Writer: Amy Conroy
Director: Caitriona McLaughlin
Reviewer: Kevin McCluskey
Three people sit in the unforgiving overhead lights of a room in a hospital, with the blue linoleum and nearby sounds of medical apparatus creating a familiar scene of waiting. They are Sullivan (Mark Fitgerald), Gary (Will O’Connell), and Mark (Amy Conroy), lingering as Mark and Gary’s father Big Ted Donovan (never seen but casting an enormous shadow over the proceedings) dies.
Despite the initial cold austerity of Aedín Cosgrove’s set and John Crudden’s lighting, the play is not an exercise in stark realism. There is plenty of it, as the three men talk and argue and goad. But as they pick apart their conflicting memories of the emotionally and physically abusive Ted, the lights flicker and the space becomes the space of memory. Conroy’s play is a fascinating exploration of notions of masculinity and sexuality. Even the heterosexual cisgender Sullivan, a surrogate son of sorts to Ted, is used to show the cracks underneath the surface of a seemingly ‘regular’ life, experiencing an identity crisis in his role as a father to be and a husband. As a gay man, Gary’s urbane metropolitan life is mocked by the other two, and he hides behind sarcasm and cold business-speak, having researched buzzwords to use in eulogies on his journey to the hospital. Mark, a transman, is the focus of the drama. Both Gary and Sullivan repeatedly misgender him and repeatedly call him by his former name Laura, refusing to respect and recognise him.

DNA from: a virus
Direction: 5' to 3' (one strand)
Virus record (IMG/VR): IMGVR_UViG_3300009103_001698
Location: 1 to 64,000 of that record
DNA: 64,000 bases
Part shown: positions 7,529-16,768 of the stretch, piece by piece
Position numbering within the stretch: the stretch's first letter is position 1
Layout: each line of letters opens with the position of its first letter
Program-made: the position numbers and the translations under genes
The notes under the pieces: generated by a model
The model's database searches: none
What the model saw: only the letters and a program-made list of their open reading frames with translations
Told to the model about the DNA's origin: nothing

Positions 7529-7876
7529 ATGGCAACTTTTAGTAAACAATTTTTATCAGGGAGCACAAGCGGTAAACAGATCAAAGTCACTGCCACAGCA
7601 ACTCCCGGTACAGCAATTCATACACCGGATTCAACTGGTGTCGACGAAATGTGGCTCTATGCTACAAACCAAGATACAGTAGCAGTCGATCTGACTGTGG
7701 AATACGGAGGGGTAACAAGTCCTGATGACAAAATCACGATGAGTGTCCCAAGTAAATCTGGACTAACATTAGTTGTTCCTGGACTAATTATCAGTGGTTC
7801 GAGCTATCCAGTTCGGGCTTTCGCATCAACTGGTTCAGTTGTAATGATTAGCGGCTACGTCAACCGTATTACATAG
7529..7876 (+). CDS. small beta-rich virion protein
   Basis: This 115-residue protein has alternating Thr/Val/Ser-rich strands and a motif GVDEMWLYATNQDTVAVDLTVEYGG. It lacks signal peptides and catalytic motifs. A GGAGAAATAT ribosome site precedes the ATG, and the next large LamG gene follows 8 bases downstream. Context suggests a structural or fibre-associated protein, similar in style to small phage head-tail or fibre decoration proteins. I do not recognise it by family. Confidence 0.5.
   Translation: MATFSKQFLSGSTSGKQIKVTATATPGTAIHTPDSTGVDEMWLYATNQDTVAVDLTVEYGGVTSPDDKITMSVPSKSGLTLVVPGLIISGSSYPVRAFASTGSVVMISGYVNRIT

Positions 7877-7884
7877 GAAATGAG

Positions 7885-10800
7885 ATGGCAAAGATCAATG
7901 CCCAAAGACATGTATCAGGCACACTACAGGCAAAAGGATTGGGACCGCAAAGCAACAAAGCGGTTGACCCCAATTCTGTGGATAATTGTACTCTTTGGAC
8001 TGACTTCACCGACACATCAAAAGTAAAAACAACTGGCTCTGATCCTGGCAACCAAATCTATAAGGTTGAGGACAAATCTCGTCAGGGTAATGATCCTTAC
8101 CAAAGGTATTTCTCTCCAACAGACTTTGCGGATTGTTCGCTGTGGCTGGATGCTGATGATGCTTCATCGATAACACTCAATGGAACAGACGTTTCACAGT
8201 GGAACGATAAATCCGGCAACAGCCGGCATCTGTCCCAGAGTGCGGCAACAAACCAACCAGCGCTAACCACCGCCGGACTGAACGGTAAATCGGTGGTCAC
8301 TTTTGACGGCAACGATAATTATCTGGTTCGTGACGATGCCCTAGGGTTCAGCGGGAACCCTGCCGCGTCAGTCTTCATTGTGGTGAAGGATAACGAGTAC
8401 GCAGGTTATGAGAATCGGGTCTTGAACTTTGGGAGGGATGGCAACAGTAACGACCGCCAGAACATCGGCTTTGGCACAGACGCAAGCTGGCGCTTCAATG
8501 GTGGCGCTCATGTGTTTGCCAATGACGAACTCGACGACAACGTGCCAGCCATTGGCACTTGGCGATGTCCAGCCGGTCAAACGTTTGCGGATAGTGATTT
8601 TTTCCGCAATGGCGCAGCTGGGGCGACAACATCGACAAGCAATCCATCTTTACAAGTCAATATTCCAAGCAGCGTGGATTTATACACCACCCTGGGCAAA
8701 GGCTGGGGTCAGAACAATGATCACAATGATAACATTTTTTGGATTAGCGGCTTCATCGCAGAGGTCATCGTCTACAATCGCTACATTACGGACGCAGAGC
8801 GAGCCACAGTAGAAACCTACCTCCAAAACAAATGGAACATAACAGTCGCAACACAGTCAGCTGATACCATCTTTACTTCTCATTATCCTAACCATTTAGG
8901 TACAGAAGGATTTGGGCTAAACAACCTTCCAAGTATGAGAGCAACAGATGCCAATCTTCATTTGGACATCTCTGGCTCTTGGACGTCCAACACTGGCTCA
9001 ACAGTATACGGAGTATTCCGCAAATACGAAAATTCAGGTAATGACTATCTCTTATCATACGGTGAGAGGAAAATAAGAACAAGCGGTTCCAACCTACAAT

As Mark, Conroy’s performance is electric. As a character who repeatedly says “my skin didn’t fit” when talking about being transgender, Conroy uses body language to convey this, squinting, shrugging and slouching, with occasional bravado and wit undercut by a deep insecurity. Mark says of his father: “I thought of us as the antithesis of each other and that suited me” and, in many ways, the play is about the difficulty of having to revisit a perception and a period previously closed and set in stone in memory. The same childhood scene with Ted is revisited throughout the play, in snatches of languages and brief flashes of re-enactment. This comes to a crescendo in the final moments of the play, with frenetic overlapping and repetition as all three characters present their versions and challenge each other’s accounts to reach a catharsis of sorts.
Conroy previously presented a hugely entertaining and thought-provoking look at sexuality and the nature of documentary in her play I ♥ Alice ♥ I. This work continues that but is more confrontational and daunting whereas the previous play was frequently heart-warming and in many ways universal. With Luck Just Kissed You Hello Conroy and the HotForTheatre company cement their reputations as some of the most interesting practitioners and chroniclers of experiences on the margins of gender and sexuality in Ireland.
Runs until 16 November 2016 | Image: Ros Kavanagh